This guy has been keeping me company for the past week:
It’s not just any Spider-Man. It’s connected Spider-Man, from Sphero, the company forever punned as being “on a roll” because its amazing companion toys like the BB-8 robot and Ultimate Lightning McQueen sell like hotcakes did back when hotcakes were a thing.
Sphero’s Spider-Man is different from its stablemates though. He doesn’t move, for starters.
But he does engage with you better than either of them, and you don’t even need a smartphone to make him do it.
Here’s what we learnt about each other in our first week together, why you shouldn’t be scared of him, and the one brilliant feature parents are going to love.
The first thing Spidey said to me was “Download the app and follow the onscreen instructions, okay? Thanks.”
So I entered my age (honestly, because you never know what you’re missing out if you pretend you’re under 18) and wifi credentials. Spider-Man then logs onto your home network.
That might immediately ring some alarm bells for any parents who have read those stories about baby monitors “coming alive”. And yes, putting anything internet-connected anywhere near your kids is worth taking time to think about.
But Sphero’s precautions against digital intruders starts right with choosing your own superhero name. For me, it was always going to be Incredible Patriot.
Incredible Patriot with Electric Breath:
You choose your name from a pre-generated list for two very important reasons. For starters, it’s easier for Spidey to pronounce them than wrangle all the different names in the world.
But it does much more than just make life easier for Spidey’s audio software.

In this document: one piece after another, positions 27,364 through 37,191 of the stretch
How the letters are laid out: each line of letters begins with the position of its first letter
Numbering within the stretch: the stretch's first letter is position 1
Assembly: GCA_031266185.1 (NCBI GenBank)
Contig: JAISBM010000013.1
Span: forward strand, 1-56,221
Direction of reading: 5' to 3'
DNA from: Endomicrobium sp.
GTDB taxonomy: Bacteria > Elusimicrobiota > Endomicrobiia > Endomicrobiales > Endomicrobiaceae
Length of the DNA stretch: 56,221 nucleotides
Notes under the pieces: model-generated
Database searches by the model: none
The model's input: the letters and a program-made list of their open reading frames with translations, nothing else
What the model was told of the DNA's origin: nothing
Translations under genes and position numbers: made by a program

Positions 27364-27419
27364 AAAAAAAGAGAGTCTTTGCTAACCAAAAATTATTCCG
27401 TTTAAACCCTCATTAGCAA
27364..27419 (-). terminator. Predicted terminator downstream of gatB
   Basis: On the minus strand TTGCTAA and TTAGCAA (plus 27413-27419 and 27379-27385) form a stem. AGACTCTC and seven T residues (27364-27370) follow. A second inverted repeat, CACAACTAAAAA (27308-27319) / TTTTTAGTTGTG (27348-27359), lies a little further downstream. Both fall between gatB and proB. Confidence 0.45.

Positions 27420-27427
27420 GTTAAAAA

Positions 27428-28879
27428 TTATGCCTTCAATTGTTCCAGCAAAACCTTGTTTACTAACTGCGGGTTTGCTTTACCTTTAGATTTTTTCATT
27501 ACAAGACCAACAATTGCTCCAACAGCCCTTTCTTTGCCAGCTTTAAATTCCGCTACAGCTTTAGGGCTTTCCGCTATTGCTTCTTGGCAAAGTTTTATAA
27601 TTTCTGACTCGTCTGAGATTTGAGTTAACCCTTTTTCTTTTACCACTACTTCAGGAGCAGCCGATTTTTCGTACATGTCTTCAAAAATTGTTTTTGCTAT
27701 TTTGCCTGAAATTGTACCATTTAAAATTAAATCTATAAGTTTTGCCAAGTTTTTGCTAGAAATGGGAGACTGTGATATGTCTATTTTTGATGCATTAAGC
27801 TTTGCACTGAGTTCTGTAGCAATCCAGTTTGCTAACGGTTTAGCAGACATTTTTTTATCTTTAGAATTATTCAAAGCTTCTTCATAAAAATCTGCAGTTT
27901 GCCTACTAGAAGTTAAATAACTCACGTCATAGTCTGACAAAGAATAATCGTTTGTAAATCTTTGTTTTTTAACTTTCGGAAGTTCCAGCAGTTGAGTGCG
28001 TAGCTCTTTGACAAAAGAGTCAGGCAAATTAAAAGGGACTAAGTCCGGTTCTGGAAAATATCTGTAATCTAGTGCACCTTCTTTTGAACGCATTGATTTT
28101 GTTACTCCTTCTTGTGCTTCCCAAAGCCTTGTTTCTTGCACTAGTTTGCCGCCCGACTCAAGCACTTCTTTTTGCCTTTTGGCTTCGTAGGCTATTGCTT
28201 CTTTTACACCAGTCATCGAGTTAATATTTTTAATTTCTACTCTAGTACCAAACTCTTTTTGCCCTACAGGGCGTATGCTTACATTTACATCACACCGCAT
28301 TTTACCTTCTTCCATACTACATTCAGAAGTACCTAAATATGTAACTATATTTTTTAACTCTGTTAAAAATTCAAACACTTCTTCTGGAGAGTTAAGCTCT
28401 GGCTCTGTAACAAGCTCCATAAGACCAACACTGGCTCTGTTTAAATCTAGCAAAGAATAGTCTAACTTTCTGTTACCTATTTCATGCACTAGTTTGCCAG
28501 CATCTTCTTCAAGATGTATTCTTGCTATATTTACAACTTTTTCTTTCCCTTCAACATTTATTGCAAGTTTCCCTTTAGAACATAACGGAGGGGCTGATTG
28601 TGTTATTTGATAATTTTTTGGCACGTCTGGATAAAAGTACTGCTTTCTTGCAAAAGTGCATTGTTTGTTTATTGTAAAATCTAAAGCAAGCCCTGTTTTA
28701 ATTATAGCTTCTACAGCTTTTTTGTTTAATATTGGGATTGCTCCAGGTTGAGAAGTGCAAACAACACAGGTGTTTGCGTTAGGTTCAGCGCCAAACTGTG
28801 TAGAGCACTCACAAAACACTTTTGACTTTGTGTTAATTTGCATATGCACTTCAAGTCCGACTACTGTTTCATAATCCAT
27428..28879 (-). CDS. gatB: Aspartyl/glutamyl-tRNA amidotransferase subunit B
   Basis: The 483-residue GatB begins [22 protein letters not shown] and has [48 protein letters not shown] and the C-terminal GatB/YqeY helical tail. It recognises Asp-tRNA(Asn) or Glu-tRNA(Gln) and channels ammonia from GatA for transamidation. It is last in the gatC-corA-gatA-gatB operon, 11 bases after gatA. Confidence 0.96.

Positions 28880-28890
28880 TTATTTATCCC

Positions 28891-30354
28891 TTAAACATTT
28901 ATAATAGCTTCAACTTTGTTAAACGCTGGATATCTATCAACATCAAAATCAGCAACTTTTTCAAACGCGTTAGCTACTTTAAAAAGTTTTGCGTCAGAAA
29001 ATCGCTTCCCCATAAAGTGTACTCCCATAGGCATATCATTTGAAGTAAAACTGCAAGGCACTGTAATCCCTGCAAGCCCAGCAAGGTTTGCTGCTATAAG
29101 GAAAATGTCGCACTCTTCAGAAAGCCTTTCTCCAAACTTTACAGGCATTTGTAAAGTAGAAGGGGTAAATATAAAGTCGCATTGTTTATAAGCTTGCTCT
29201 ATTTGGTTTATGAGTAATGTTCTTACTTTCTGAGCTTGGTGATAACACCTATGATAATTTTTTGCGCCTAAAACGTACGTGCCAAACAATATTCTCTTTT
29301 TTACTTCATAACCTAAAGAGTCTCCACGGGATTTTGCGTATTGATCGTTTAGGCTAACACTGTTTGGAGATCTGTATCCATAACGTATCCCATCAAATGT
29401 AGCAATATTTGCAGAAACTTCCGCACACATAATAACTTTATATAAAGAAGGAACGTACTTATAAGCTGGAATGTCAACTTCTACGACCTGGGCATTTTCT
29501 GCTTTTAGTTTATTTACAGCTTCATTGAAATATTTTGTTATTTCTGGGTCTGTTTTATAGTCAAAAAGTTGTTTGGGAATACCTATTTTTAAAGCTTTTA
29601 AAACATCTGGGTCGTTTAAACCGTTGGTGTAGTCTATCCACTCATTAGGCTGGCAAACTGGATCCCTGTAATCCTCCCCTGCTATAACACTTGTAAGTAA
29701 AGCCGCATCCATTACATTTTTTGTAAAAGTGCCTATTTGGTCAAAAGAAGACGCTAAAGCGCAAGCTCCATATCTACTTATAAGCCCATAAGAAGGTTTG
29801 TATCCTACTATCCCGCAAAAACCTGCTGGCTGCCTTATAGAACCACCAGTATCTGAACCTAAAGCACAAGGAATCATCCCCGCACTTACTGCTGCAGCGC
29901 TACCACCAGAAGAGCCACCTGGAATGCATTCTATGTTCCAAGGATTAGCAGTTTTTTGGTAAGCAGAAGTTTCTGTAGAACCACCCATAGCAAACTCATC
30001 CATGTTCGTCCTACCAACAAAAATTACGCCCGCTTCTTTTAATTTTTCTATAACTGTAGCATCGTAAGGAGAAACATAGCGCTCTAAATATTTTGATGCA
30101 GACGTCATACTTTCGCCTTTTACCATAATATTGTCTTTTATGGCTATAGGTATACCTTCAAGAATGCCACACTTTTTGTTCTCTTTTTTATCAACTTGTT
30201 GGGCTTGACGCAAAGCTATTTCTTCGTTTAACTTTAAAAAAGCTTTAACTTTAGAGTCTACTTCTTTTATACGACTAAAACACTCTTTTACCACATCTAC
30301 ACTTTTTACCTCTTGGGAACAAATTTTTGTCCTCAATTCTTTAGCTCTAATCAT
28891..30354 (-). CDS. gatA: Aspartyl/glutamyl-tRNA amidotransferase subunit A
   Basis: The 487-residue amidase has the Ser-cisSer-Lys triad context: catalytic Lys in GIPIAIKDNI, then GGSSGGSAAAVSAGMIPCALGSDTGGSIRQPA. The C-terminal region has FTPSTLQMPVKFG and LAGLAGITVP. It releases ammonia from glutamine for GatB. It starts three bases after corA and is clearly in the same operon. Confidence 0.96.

“One of the big things in this product is child safety,” Sphero chief scientist Adam Wilson says. “We’ve seen a lot of what happens when people do that wrong and we wanted to set the bar on how to do it right.”
“When he is listening, he’s never recording our voice. It’s all on-board, nothing is sent to the internet, so the voice is never recorded and never sent out.”
Yes, you have to talk to Spider-Man:
And not only will he talk back, he’ll remember all the conversations you’ve had with him before.
‘TELL ME A JOKE’
Well, go on then:
That’s pretty much the quality across the 100 or so gags Spider-Man can deliver. (The best one so far has been “What do vegetarian zombies eat? Graaaaains.”) And I’ve heard them all, because to be honest, Sphero could have just stripped everything else out of Spider-Man and still had a smash hit on their hands.
That’s because over the next few days, we’ve relived that weird moment when people yell at things thinking it makes them easier to comprehend, over and over again. My nine-year-old is particularly afflicted:
“TELL ME A JOKE.”
“TELL ME A JOKE.”
“TELL ME A JOKE.”
And repeat, 327 times a day. The New Joke Upgrade from Sphero can’t come fast enough. But, as we’ll get to in a minute, this simple trick is half of Spider-Man’s finishing move.
He’s also learnt you can make Spidey throw up by shaking him – the type comedy gold that also never gets old for a nine-year-old boy.
Wilson’s favourite feature, though, is Spider-Man’s “security report”.
“There’s one sitting in my hotel room right now waiting for the cleaning lady,” he says.
Here’s the kind of fright she was in for:
We tried it on the weekend. As we were leaving for sport typically 15 minutes late, one kid took a chance and ran back inside to yell “GUARD MY ROOM”, and I was okay with that because I wanted to know how much detail the Spidey guard feature delivered.
Four hours later, “STAND DOWN”:
That was part spooky, part disappointing. I was hoping for an exact time of entry and exit though. Surely that’s possible?
Most likely, it was the cat. But then again, maybe it wasn’t….
But while in that case, it would be cool to actually have vision of who came and went, it’s important to note that toys spying on kids is not cool. Spider-Man uses an infrared sensor.
Okay, so the most obviously neat bits of Sphero’s Spider-Man aren’t exactly groundbreaking tech. But stick with him for a while – or keep an ear out while your kid does – and you’ll get a bunch of glimpses that eventually consolidate into something far more impressive.
And something that Sphero no doubt hopes answers the question “What’s good value for a toy?”